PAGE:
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quick film review: Midnight Meat Train (Ryûhei Kitamura, 2008)

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Jun. 22nd, 2011 | 09:56 pm

I've been watching more horror films recently than I ever did when I was younger. I was quite a sensitive child - even reading the blurb on the back of a James Herbert book gave me nightmares, and when some older kids showed me the dog scene in The Thing, well. Nowadays... well, it's just blood and bits isn't it? Perhaps it was sharing with all those medical students, or maybe it's the internet, but nasty gory stuff just doesn't have much of a disturbing effect any more. Also, there are some quite inventive, fantastical horror films, and let's face it, decent fantasy films in general are quite hard to come by.

Anyway, I heard about Midnight Meat Train, which is based on a Clive Barker story, and had some praise posted for it, and also has Vinnie Jones as a central "character" (in many ways the ultimate typecast Vinnie Jones role - hugely violent and completely taciturn). However, I wasn't left all that satisfied.

Non-spoiler pros:

* Performances are decent; the characters aren't immensely deep but the actors do what they can. The protagonist reminded me a bit of Steve Gutenberg unfortunately but I got past that.
* It's well shot, moodily lit (possibly too moodily at times; see cons) and has some nice old New York scenery.
* It's not gory all the time but it does intersperse the main story with some pretty serious gore scenes with good effects, which are also well shot. (I don't think I'm giving much away by saying this. The title should have alerted you to the possibility. In fact, the three words do rather sum up a lot of the plot, though events actually take place just after 2am.)

Non-spoiler cons:

* Sometimes the lighting is just too moody. Watching it on an iPad, there was at least one scene where I had to rewind and pause several times to try to see what was meant to have happened to someone, and I _still_ couldn't work it out.
* There are some very half-arsed effects near the end.
* The ending just isn't satisfying. The deeper you go into the plot - and it's not a complex plot - the more you think "well that part is obviously going to be explained" and it just _isn't_. I think maybe I've become a lot pickier about plot holes from all this time watching modern serials, where it's _expected_ that loose ends will be tied up and details will have explanations, and when they don't, fandom complains. And also, some of the things that happen to the main character... well, yes, I can see the basic symmetry going on but really it could have been more convincing.

Spoiler section

Okay, so: there are lizard people under the city, and people are feeding them, and have been for generations. Who has been feeding them? There's some sort of conspiracy involving the police, fine, but what? You only see two people involved and clearly it can't have been them over all the years. A cult? _Why_ are they feeding them? It's briefly mentioned that it's important for some reason to "keep the two worlds separate" but why?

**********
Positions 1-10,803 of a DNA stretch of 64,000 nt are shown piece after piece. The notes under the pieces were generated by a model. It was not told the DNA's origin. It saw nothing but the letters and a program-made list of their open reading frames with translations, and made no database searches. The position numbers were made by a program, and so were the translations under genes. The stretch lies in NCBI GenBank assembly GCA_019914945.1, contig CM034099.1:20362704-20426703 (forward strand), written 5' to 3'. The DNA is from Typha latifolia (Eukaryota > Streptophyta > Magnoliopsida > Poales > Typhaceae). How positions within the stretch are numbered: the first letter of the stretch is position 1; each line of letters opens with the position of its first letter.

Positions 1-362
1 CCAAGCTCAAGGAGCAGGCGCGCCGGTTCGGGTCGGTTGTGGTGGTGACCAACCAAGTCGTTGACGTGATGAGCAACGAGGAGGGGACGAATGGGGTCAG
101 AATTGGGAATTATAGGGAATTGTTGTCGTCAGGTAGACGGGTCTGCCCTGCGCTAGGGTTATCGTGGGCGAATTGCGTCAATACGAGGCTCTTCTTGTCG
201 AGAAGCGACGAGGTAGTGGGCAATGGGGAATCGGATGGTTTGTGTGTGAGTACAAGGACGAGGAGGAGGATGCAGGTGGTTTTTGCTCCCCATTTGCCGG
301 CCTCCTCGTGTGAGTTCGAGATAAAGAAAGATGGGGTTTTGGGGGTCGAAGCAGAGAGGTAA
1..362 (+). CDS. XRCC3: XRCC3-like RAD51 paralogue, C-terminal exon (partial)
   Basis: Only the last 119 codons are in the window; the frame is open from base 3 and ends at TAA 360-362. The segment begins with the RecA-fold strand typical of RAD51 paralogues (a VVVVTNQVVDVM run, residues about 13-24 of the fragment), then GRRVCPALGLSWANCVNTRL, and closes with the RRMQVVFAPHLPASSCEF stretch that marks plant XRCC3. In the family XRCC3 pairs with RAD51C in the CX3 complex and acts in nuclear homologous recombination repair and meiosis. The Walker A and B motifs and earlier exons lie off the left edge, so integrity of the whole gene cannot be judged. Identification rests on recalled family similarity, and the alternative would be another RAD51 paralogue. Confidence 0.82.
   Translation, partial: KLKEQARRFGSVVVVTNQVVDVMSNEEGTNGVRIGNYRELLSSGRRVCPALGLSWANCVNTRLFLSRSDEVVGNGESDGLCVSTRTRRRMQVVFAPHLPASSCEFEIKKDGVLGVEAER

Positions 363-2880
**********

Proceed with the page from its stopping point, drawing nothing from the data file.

What are all the nodules all over Vinnie Jones' chest? What are those supposed to be? A disease, fungus, turning into a lizard? Why is he so superhumanly strong - lifting people up to the ceiling, twice? Why is the train driver superhumanly strong as well, throwing photographer bloke around? Are they hybrids? Are they energised by lizard smells? What?

More significantly... fair enough, the investigator beats the butcher but ends up replacing him as the new butcher. As I said, there's symmetry there. But the transformation needs to be a _lot_ better than that. He's been fighting the whole setup all through the film, increasingly aggressively, getting quite horribly injured, and he then sees his girlfriend being murdered and her heart ripped out, and what - he suddenly realises that this is a good idea? If his will has completely been broken by the latter experience, that might potentially be an explanation, but it's really not expressed. Or maybe the strange marks he got are part of a hypnotic spell or infection, maybe similar to the original butcher's, which could explain the nodules. But come on - _something_. Don't make me fill this in.

(Also the lizards at the end are really disappointing, even though you can barely see them in the light. Better to leave them as isolated flashing bits of flesh-ripping alien movement.)

What I think annoys me is that I can see ways that the inconsistencies could have been easily and quickly explained, without even lengthening the film. Just a few words added would have been enough... it all could have basically made sense. But they weren't there and it didn't. Perhaps they're there in the original story.

Oh well. Maybe nowadays I've swapped sensitivities from horrific ideas and gore to plot holes and poor explanations.

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